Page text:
Interpersonal functioning and depressive symptoms in childhood: Addressing the issues of specificity and comorbidity

Karen D. Rudolph, Constance Hammen, Dorli Burge

Research output: Contribution to journalArticlepeer-review

Abstract

Research has supported linkages between depression and social impairment in youngsters, but has often focused on depressive symptoms in isolation. We collected data on depressive, anxiety, and externalizing symptoms in 161 school children. Information about interpersonal competence was gathered from several sources, including children, teachers, and behavioral observations. Depressive symptoms were found to be related to difficulties in multiple areas of competence, including maladaptive social problem-solving styles, conflict-negotiation and affect-regulation deficits, and peer rejection. Comparisons of the relative contributions made by depressive and anxiety symptoms to the prediction of functioning yielded some evidence for a specific relation between depressive symptoms and impairment. Children with cooccurring internalizing and externalizing symptoms generally suffered from the most social dysfunction. If replicated in clinical samples, findings such as these may help to guide intervention efforts with depressed children.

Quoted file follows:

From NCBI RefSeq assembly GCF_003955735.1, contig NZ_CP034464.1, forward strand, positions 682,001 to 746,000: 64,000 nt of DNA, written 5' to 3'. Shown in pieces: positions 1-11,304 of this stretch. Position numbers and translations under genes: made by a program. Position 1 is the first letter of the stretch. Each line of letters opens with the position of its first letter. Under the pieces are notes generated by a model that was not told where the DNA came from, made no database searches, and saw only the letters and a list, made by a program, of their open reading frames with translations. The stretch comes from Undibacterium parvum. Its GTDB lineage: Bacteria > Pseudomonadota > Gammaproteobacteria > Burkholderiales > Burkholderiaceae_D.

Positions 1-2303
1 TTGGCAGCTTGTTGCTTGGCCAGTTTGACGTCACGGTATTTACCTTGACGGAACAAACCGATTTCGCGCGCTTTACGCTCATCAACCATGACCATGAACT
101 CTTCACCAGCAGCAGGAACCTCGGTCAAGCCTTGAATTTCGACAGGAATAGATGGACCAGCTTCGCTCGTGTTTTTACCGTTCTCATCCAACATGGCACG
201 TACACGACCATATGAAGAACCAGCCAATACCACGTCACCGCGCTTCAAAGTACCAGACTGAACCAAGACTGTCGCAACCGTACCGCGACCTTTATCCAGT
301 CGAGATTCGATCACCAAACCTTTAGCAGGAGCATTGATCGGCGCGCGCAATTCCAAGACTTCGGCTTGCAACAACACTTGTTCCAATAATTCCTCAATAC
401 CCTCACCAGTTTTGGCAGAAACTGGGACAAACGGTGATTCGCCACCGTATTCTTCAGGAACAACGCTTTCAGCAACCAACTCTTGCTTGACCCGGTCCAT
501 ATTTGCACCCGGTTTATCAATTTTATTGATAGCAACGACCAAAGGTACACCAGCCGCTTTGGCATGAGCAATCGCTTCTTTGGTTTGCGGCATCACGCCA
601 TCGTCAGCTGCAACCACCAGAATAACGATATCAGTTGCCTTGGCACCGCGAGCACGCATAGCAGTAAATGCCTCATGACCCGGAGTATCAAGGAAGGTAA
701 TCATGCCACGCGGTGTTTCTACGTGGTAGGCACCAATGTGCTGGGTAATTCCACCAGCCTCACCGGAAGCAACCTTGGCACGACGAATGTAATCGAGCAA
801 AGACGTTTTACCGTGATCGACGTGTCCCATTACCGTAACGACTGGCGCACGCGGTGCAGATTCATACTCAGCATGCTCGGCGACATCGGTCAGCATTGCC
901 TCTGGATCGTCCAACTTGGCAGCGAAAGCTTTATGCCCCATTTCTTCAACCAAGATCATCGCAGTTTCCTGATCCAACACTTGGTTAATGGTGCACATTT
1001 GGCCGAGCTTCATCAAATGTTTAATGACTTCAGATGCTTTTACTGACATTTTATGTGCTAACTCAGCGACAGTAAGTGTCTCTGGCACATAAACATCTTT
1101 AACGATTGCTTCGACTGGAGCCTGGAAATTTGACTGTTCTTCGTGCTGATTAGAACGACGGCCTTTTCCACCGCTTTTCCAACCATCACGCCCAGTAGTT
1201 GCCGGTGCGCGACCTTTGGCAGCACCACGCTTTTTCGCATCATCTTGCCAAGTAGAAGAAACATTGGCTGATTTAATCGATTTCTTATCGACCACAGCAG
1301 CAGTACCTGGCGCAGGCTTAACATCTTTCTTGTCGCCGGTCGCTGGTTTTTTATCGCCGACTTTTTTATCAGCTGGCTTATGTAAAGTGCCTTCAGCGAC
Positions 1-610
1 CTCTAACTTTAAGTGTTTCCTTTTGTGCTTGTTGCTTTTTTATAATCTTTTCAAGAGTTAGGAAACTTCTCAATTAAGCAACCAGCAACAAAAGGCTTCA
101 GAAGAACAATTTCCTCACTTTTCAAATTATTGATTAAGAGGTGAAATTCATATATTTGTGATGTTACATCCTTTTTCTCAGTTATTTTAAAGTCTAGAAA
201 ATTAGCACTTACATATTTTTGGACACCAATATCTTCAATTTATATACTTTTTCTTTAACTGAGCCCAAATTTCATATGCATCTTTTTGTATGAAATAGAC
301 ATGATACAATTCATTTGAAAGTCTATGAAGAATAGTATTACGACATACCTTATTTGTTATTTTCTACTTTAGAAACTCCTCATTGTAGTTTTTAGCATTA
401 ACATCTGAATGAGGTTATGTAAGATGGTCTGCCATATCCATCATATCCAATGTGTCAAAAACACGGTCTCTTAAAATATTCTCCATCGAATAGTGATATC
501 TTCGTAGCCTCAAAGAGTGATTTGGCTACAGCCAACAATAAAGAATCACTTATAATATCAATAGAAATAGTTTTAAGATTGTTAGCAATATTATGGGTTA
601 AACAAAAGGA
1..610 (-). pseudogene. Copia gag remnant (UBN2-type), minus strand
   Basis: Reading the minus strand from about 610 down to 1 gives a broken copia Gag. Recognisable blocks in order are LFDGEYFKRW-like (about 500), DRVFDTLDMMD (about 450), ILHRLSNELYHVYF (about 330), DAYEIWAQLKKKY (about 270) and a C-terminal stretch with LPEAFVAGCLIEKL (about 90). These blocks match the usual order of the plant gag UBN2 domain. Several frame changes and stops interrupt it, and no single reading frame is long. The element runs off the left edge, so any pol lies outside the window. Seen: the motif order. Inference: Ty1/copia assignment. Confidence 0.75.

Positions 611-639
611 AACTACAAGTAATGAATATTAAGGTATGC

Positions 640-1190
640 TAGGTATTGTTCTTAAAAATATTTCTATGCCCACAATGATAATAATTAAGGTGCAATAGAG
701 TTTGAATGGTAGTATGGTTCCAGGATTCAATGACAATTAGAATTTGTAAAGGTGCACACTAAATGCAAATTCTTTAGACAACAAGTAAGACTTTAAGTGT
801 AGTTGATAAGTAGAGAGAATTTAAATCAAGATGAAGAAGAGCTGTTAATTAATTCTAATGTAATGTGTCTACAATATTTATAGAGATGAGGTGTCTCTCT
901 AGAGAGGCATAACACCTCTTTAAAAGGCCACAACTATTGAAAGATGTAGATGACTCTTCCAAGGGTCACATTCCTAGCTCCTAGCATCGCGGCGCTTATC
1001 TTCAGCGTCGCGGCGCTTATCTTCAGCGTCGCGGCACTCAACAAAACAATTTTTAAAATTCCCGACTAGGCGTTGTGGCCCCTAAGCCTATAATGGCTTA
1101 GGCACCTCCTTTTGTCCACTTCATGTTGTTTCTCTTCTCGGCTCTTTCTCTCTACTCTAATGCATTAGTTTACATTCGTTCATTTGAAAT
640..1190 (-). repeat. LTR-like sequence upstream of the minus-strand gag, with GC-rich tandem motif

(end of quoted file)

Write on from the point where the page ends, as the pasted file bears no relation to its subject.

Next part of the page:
Original languageEnglish (US)
Pages (from-to)355-371
Number of pages17
JournalJournal of Abnormal Child Psychology
Volume22
Issue number3
DOIs
StatePublished - Jun 1 1994
Externally publishedYes

ASJC Scopus subject areas

  • Developmental and Educational Psychology
  • Psychiatry and Mental health

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